If it's for a client - then you hold the copyright until it's paid for.
    scotty likes this.
  7. scotty

    scotty Well-Known Member

    As a bit of a off topic, legal add.

    Unless you have a "designs and Inventions" clause in your contract, it can be a little less solid.

    Jus' sayin' like. ;)
  8. bigdave

    bigdave Moderator Staff Member

    So.... Say a florist hires a designer to do her branding and sends the designer a rough sketch of what she wants the company logo to look like. After a few concepts the designer presents her with a logo that closely resembles that sketch, who owns the copyright? Is it the florist becuase she did the sketch or the designer because he digitised it?

    p.s. I know I'm making a few gender assumptions about florists and designers but hey ho its my imaginary scenario so there! lol
  9. hankscorpio

    hankscorpio Moderator Staff Member

    The florist would.

    All importance of a clear contract.
  10. Levi

    Levi Moderator Staff Member

    Only if that's part of the contract the client is paying for... you can in a way do, I've forgotten the term, an allowed usage type contract where you can give them unlimited use of design for say websites for the fee they're paying but that fee (made clear in contract) doesn't include usage on letterheads etc for example without additional fees. Also they client doesn't get the work files unless part of contract either, they ONLY get what is in contract. (in my case imagery/video but no cad files and they can use supplied files however they like)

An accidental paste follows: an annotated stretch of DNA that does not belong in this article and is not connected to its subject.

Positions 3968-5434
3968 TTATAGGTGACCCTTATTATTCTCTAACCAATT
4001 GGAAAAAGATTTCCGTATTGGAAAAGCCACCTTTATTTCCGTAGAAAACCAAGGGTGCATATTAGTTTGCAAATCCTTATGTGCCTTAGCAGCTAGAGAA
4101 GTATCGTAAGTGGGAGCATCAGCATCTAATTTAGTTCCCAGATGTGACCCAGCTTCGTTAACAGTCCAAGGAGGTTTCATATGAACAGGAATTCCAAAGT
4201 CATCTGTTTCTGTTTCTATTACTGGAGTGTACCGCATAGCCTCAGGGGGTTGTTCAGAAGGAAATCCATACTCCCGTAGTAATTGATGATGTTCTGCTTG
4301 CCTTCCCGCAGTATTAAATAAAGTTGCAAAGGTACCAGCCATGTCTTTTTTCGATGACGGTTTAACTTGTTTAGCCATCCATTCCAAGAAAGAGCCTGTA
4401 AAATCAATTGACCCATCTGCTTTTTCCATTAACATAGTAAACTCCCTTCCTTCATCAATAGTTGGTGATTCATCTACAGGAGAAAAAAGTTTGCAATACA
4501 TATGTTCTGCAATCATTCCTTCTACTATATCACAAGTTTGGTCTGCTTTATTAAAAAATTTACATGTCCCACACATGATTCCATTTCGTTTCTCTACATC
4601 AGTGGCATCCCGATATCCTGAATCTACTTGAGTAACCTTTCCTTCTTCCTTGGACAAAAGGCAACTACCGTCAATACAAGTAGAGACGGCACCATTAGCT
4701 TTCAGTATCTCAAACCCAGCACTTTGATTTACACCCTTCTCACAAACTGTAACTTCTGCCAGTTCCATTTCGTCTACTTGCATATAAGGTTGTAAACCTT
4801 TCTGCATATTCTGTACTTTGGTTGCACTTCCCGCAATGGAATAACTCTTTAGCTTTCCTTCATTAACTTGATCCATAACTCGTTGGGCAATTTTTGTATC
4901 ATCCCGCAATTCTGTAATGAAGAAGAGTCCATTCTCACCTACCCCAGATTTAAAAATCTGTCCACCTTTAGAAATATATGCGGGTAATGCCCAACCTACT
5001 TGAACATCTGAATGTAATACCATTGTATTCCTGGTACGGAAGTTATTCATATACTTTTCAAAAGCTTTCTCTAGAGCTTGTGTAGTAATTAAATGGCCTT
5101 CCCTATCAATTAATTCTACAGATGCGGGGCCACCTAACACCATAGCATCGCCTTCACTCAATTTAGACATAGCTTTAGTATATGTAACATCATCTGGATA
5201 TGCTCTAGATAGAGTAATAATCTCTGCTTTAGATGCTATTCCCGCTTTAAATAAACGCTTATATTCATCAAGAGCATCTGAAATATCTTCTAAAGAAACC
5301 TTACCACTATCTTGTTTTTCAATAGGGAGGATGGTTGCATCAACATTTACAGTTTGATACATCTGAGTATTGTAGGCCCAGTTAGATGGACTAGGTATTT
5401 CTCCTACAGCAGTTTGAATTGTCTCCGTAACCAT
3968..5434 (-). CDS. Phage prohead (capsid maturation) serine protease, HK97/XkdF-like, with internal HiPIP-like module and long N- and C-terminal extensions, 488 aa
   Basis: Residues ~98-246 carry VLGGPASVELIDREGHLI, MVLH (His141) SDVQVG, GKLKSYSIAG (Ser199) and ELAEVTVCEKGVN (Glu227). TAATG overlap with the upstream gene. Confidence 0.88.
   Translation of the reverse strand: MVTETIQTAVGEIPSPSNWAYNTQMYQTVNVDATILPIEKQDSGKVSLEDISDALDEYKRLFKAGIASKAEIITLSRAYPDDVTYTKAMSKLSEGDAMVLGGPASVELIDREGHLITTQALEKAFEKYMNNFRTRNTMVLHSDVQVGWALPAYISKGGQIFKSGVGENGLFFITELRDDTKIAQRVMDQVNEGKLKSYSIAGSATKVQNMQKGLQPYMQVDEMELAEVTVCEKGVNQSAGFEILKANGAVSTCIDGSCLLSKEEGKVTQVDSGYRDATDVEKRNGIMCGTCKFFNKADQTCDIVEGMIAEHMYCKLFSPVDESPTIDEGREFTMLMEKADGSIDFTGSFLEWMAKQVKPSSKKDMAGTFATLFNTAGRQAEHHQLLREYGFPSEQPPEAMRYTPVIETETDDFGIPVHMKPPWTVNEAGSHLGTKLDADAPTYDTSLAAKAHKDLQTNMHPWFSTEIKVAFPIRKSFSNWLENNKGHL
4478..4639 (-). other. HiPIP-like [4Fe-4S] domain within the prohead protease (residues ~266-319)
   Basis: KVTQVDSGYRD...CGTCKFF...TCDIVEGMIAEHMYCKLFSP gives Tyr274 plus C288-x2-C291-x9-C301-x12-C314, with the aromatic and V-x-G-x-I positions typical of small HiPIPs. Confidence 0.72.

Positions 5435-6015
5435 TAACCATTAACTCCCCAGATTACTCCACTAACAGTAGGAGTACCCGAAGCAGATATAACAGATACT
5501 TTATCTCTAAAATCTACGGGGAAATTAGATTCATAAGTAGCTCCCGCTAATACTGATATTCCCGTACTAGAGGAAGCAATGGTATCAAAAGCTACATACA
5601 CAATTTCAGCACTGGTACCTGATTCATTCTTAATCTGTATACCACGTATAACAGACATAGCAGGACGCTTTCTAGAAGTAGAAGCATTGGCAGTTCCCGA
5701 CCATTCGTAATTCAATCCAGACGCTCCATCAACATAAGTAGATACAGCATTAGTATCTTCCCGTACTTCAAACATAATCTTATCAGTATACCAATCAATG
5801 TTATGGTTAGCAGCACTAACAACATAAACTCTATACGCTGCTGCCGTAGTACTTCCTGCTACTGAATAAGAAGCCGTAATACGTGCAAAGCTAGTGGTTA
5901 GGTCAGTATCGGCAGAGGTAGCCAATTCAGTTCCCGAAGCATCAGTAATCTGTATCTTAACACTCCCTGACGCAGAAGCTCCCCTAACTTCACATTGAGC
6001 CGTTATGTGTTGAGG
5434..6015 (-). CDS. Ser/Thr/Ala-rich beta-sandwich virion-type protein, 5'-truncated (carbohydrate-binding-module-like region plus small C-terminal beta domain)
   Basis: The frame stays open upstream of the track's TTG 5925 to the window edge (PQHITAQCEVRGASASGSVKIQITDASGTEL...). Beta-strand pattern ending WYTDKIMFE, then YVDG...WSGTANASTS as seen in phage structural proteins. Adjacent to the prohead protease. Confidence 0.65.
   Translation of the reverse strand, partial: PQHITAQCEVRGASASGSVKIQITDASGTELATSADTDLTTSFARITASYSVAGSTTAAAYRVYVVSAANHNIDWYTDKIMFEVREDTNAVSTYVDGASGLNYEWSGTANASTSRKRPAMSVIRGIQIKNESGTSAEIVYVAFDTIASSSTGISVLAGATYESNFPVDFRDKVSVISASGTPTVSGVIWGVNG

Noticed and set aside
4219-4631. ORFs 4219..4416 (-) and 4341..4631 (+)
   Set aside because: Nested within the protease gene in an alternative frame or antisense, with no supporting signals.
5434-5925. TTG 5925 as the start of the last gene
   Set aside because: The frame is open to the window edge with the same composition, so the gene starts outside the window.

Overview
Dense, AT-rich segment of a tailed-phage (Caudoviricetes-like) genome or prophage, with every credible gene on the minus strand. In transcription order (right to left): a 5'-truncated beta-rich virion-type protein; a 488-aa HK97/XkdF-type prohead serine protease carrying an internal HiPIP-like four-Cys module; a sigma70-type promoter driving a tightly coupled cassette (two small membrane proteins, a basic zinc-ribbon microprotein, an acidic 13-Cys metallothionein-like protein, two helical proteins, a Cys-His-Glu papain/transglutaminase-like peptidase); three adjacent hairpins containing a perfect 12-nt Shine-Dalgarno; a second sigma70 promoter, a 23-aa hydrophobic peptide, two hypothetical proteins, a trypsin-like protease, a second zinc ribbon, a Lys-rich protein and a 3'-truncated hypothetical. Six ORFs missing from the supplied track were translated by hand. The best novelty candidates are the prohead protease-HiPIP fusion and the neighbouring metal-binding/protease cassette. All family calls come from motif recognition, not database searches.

Is that the way everyone works, no but it is something I've seen done before.
  11. hankscorpio

    hankscorpio Moderator Staff Member

    A work is protected automatically from the time it is first written down or recorded in some way, provided that it has resulted from the creator’s skill and effort and is not simply copied from another work.

    Ergo if someone gives you even a brief of an idea in writing...then the copyright is theres. That's the law.

    Any contract that breaches the law would be null.

    If someone asked to create a logo for a barber shop with stripey pole red white with name in a circle with two scissors to make a smiley face...and you sent a contract saying you own the copyright ....well you wouldn't ...they would.

    Whatever about handing over source file and other material. Perhaps even detailed sketches that you did.

    But the logo copyright remains with the original author. Whether it's in writing or in picture form.
  12. Simon Rayson

    Simon Rayson New Member